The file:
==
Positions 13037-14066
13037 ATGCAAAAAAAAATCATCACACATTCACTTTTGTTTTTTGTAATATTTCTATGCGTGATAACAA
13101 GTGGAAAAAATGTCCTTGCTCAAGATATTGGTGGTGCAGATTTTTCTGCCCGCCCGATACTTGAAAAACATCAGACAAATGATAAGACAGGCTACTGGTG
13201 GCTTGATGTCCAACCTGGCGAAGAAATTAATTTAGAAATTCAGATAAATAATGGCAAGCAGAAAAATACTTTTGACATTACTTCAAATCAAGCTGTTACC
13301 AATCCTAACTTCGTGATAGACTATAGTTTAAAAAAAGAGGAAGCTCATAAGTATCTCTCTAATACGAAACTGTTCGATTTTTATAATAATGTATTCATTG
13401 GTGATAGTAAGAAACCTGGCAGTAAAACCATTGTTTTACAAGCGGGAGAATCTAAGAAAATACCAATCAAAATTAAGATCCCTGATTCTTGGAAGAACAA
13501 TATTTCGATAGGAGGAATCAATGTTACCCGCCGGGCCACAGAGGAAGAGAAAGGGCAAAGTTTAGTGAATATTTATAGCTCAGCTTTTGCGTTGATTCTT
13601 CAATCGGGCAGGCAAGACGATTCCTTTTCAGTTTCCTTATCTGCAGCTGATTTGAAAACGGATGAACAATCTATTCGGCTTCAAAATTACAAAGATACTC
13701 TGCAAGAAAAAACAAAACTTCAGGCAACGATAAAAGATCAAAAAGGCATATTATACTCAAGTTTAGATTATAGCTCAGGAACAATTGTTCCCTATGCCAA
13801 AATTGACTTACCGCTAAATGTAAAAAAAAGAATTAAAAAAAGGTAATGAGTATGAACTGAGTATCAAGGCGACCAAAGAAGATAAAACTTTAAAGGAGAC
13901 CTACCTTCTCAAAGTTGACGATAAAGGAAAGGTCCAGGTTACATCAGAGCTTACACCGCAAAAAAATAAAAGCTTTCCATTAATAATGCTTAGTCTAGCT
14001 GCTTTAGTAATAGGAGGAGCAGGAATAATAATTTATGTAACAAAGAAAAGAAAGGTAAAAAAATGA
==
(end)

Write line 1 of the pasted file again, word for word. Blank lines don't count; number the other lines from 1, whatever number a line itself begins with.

Positions 13037-14066